Kaska nations concerned with ‘over-hunting’ in their territories

Moose and caribou populations are at risk

A Kaska chief in the Yukon doesn’t agree with the territorial government’s response to his nation’s self-imposed hunting rules.

Chief Jack Caesar of the Ross River Dena Council (RRDC) says his First Nation has an inherent right to manage hunting in its asserted traditional territory, despite the Yukon government stating otherwise.

“We still have our inherent rights to the whole land base that we all go by. An inherent right, you know?” he tells APTN News.”

“We got the laws of the land that are totally respected.”

RRDC is one of two Kaska First Nations in southeastern Yukon, the other being Liard First Nation (LFN).

Raised concerns

Both communities have raised concerns in recent years about over-hunting in their territories.

Caesar says there are six non-Indigenous outfitters operating in RRDC territory alone attracting people from all over the world to hunt caribou and moose. He says  trophy hunters are hurting the supply.

“Caribou, we tell them to hold back – don’t take bull caribous – and they just take them,” he says. “Trophy-wise, they’ll get them, after the rutting season when their meat’s no good to eat during that time.

“But they get them anyways for trophy’s sake.”

Caesar says his people subsist on what they harvest, and the situation is getting dire.

A moose near Haines Junction, Yukon. Photo: Jordan Haslbeck, APTN News

“It’s something we rely on and the disappearance of them…I find that we’re going to be in trouble and there’s going to be nothing to pass onto the next generation,” he says.

“That’s how bad it is; I say next generation.”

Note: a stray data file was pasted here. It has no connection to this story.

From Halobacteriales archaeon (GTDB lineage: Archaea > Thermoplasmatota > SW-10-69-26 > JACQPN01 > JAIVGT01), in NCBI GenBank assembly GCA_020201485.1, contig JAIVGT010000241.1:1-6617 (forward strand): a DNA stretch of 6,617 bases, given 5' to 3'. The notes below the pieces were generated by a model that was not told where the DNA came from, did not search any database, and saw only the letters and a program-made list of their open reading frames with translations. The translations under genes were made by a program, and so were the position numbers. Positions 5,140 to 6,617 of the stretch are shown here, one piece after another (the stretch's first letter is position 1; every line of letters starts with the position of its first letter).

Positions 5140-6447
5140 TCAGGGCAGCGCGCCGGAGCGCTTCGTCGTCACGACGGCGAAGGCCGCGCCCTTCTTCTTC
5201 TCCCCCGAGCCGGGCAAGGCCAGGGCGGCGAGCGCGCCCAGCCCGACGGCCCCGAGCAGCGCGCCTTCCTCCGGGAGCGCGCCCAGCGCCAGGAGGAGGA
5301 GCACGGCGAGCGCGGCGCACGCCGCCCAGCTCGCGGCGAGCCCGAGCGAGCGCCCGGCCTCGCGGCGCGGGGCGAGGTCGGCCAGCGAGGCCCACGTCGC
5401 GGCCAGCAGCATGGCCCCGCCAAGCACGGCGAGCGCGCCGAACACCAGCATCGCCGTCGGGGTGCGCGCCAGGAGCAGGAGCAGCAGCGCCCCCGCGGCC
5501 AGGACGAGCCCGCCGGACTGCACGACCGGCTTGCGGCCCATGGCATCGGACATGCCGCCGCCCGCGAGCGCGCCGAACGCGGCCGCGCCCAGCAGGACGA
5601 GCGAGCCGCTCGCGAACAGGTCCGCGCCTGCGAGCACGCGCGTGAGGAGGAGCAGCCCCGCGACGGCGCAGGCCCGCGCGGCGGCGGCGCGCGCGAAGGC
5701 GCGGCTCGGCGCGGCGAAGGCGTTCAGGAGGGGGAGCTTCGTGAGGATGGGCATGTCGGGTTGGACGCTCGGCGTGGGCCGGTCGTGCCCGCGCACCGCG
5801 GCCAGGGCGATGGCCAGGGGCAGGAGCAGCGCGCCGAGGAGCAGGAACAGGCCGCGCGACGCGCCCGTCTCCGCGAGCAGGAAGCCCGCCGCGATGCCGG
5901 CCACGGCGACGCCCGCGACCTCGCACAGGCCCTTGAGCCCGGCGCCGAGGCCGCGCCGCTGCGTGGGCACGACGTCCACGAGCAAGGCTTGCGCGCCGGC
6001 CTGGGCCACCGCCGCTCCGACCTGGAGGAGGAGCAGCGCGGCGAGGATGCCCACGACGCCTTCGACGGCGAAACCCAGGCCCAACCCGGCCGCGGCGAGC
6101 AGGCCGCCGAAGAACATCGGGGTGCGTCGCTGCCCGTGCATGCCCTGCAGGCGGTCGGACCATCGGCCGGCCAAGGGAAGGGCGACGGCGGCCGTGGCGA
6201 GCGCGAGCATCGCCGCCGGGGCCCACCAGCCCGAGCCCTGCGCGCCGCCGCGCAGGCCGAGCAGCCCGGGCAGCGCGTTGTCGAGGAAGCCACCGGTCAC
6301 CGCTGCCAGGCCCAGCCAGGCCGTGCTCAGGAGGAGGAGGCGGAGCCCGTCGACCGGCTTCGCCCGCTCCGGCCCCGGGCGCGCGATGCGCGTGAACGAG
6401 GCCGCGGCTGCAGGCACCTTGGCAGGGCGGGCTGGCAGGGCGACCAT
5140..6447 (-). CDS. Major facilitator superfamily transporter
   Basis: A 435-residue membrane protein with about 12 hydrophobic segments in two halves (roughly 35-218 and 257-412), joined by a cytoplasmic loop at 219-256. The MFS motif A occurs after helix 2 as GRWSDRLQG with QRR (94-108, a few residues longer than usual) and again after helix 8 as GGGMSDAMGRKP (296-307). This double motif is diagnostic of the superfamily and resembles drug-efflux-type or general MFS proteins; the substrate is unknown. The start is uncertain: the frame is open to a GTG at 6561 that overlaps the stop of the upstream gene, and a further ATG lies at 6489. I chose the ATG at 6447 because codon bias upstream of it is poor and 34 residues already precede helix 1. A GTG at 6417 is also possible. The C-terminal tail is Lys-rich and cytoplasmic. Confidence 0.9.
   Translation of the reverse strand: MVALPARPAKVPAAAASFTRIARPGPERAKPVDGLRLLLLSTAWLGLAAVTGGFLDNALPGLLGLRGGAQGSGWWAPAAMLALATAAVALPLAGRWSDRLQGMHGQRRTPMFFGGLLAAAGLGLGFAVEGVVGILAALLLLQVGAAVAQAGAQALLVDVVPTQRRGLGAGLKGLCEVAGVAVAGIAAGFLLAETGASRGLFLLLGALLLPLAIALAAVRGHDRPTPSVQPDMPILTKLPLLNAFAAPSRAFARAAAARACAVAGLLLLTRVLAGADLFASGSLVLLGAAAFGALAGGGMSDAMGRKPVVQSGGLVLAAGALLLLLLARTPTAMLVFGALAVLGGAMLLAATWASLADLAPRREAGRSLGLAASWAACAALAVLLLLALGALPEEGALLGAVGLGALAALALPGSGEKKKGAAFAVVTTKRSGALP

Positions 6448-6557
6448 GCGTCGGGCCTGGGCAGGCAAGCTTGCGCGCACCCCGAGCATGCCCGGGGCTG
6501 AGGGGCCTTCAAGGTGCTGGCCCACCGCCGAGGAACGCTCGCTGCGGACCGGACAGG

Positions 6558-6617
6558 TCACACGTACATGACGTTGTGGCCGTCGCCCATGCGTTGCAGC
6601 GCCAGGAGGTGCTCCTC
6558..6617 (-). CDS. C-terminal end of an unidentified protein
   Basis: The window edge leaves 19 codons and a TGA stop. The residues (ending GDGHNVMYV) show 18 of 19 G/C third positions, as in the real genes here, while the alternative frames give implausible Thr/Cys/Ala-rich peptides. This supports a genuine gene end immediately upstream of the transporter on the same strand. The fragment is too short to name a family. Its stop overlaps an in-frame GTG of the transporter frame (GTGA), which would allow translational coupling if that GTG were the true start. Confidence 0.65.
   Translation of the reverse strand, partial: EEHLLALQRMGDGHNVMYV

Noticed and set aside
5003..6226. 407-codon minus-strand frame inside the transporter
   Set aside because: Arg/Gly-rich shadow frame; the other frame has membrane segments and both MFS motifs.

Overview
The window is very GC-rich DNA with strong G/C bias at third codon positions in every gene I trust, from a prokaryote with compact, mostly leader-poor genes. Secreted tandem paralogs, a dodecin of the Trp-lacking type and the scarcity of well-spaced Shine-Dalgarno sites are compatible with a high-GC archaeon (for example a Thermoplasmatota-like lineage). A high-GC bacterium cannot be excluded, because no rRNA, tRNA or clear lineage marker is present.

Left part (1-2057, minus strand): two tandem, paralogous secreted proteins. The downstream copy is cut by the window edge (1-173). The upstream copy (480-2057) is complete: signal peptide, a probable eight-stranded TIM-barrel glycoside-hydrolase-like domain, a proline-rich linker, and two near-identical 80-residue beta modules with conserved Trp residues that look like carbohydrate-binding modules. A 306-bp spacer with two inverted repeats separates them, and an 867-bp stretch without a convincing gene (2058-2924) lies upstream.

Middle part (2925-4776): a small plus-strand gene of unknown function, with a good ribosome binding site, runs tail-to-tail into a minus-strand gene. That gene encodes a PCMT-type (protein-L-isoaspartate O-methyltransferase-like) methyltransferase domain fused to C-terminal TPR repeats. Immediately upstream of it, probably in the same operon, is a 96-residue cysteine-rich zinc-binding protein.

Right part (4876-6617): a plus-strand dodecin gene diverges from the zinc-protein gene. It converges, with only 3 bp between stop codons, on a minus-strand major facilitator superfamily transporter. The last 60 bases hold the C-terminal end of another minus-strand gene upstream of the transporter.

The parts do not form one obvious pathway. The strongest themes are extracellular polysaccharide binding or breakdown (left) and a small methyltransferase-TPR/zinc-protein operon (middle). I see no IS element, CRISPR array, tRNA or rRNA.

In 2018, RRDC made it mandatory for non-Kaska hunters to obtain a hunting permit from the First Nation.

Liard went one step further on Aug. 6, posting an ad in a local newspaper declaring “a partial ban on non-Kaska hunters who are not local.”

But a few days later the Yukon government declared the First Nations’ mandates unenforceable.

Traditional territory

Nils Clarke, minister of the environment, released a statement saying “licensed hunters do not require permission to hunt on non-settlement lands in any traditional territory.”

Clarke added he was committed to working with First Nations and Inuvialuit to address wildlife management concerns.

Eleven of the Yukon’s 14 First Nations have signed a land claim agreement as part of the Umbrella Final Agreement, and are categorized as self-governing. They require written permission from hunters to access their lands.

But RRDC and LFN have not signed agreements, and are technically still governed by the Indian Act.

Due to this, the Yukon government does not legally recognize the two First Nations’ assertion of hunting rights. Under the Wildlife Act, licensed hunters do not have to obtain permission to hunt on non-settlement lands.

Caribou near Watson Lake, Yukon. Photo: Jason Haslbeck, APTN News

The ongoing conflict has led to court battles in the past.

In 2016, RRDC asked the Supreme Court of Canada to declare the Yukon government had to consult with the First Nation before issuing hunting licences. It also asked for a declaration that the issuance of such licences could adversely impact its rights.

However, that same year, the court ruled against issuing the declarations as it found both parties agreed on the adverse effects, as well as the fact Environment Yukon was already consulting with the First Nation.

In 2019, RRDC appealed the decision and asked for two new declarations – one on consultation, and another stating the territorial government failed to consult with the First Nation for the past three hunting seasons.